But it is also a vindication of the left group in the Parliament. The original draft resolution submitted by the right wing EPP group (Christian Democrats) and signed by Paulo Bertalozzi (Joint Chair of the EU-Kazakhstan Parliamentary group) and Piotr Borys, recently in Zhanaozen, mentioned the “violent clashes (which) occurred on 16 December 2011 in Zhanaozen” and called for “the release of Aizhangul Amirova” (leader of Alga in region) but ignored the arrest of Natalia Sokolova and 43 other oil workers and their supporters. The European Conservative and Reformist Group had a similar position. The Social Democrats and the Liberal and Democratic Group called for Natalia Sokolova’s release but failed to call for the release of those arrested in Zhanaozen. During the negotiations, their position was that the “Alga” party should be highlighted, and the main effort put into getting the release of Vladimir Kozlov and Igor Vyshnevskii. The only two groups which demanded the release of the ‘Zhenaozen 43’ (a number, incidentally, which is growing) and raised the issue of the attacks of independent trade unions (in particular Zhanartu) and human rights campaigners such as Vadim Kuramshin were the Greens and the United Left Group, of which Paul Murphy is a member.

In the light of this, the inclusion of the attacks on the Zhanaozen 43, Socialist Movement Kazakhstan and independent trade union Zhanartu in the resolution finally passed by the Parliament is a testament to a huge amount of hard work conducted by the Socialist Party (CWI Ireland) team in the Parliament.

Paul Murphy abstains

Notwithstanding however the serious condemnations outlined in the above excerpts from the resolution, there were a number of serious shortcomings in the resolution, which meant that Paul felt he could not fully support it.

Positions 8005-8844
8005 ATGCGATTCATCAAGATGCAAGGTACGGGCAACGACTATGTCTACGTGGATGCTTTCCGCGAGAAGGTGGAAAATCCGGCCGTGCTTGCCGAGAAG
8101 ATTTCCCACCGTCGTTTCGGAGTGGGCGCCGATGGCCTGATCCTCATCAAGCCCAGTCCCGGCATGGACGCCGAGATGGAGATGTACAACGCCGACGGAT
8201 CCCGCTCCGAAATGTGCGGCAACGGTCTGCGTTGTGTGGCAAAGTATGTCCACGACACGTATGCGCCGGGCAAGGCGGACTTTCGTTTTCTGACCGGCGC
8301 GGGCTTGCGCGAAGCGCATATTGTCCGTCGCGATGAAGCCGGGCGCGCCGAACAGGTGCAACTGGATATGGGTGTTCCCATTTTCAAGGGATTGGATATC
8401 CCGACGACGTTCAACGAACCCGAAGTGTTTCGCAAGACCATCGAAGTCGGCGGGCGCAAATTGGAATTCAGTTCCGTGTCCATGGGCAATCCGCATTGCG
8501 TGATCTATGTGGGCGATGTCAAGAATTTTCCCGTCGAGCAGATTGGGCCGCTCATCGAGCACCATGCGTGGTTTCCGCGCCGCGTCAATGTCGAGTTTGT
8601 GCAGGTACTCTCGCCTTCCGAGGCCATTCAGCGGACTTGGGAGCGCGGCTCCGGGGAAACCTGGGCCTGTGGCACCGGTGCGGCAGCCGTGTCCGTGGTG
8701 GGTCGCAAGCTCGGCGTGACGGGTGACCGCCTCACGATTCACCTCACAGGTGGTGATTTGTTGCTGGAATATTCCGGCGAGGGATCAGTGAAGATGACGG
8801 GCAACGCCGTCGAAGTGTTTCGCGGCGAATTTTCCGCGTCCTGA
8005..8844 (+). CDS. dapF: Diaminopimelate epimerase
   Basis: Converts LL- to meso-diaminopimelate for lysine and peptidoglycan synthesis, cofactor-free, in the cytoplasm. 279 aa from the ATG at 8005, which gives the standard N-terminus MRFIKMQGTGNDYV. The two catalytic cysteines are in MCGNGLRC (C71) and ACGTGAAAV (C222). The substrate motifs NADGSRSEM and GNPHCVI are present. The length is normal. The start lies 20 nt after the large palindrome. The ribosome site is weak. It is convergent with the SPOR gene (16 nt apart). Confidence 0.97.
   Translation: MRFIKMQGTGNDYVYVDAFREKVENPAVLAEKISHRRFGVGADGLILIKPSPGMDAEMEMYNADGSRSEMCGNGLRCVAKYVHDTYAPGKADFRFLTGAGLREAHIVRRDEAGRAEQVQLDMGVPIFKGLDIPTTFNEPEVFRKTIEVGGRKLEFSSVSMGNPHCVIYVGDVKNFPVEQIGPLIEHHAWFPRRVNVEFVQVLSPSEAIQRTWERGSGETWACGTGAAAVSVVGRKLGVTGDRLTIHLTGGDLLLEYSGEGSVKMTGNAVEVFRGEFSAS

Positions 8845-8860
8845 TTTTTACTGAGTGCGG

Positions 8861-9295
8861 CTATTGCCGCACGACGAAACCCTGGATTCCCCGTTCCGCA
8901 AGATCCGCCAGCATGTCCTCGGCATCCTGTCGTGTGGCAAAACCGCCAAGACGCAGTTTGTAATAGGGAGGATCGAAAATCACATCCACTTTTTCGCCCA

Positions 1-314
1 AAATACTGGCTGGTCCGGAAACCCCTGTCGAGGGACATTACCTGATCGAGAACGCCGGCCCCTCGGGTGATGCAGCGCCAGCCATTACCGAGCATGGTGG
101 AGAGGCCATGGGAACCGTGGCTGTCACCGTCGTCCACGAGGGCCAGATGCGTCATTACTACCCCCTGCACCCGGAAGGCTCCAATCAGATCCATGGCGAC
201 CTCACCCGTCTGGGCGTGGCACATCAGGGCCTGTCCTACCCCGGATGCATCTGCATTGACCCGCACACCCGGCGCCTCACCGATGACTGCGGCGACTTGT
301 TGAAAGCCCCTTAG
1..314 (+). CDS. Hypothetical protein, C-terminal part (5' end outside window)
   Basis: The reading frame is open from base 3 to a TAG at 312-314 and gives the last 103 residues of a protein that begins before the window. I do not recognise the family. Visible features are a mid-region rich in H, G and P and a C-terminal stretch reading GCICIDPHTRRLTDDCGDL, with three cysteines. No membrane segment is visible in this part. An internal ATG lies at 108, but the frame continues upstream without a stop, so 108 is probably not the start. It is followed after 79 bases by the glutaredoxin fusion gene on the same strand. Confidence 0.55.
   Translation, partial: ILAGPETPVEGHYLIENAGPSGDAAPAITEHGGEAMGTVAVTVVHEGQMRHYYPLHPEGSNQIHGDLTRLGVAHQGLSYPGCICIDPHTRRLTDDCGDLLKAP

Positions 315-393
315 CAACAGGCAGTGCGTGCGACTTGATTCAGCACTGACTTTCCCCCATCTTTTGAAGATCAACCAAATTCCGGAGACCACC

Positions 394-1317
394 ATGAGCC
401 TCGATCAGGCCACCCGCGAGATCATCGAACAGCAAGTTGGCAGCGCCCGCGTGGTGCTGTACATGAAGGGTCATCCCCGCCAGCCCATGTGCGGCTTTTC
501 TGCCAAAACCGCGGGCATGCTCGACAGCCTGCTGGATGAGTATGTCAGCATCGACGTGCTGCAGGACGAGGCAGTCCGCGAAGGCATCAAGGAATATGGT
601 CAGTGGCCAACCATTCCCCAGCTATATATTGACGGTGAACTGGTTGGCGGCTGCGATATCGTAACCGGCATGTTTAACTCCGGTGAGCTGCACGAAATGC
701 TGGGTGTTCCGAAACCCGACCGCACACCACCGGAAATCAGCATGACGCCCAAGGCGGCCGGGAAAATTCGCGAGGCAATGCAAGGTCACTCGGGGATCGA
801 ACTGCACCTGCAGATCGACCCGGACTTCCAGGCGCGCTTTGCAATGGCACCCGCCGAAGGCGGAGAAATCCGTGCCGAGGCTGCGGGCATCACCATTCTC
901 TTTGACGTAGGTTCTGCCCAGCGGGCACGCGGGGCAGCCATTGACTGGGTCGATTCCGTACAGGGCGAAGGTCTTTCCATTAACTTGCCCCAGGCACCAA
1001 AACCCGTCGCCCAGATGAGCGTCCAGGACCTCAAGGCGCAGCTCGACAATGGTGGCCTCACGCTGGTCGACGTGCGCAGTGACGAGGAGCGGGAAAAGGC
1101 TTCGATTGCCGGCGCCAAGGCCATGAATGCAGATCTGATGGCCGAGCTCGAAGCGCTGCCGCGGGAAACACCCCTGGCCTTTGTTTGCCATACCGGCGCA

Firstly, throughout the resolution, attempts were made to “welcome” the attempts by the Kazakhstan government to improve its image. For example, the resolution “welcomes the legal changes in the last months aiming at introducing more parties which can submit candidates for election to Parliament”. In fact, this was a typical manoeuvre by Nazarbayev. Having refused the opposition parties Alga and the Communist Party the right to participate in the election, and the Socialist Movement Kazakhstan to even register as an organisation, he announced before last December’s parliamentary election, that at least one “opposition” party would be allowed to take seats. In the event, two parties are now “allowed” to participate. They are both loyal to Nazarbayev and his party, “Nur Otan” still holds over 80% of the seats.

The resolution also stated that “on 17 February 2012 the President of Kazakhstan signed several laws aiming at improving the legal basis for labour relations, worker’s rights and social dialogue and to strengthen the independence of the judiciary”. Once again this is pure duplicity. The new labour code enshrines even more restrictions on workers’ rights than existed before, even going so far as to allow the sacking of strikers and their representatives and legalising “lockouts” (See article).

Calls not to trust government’s “self-commitment”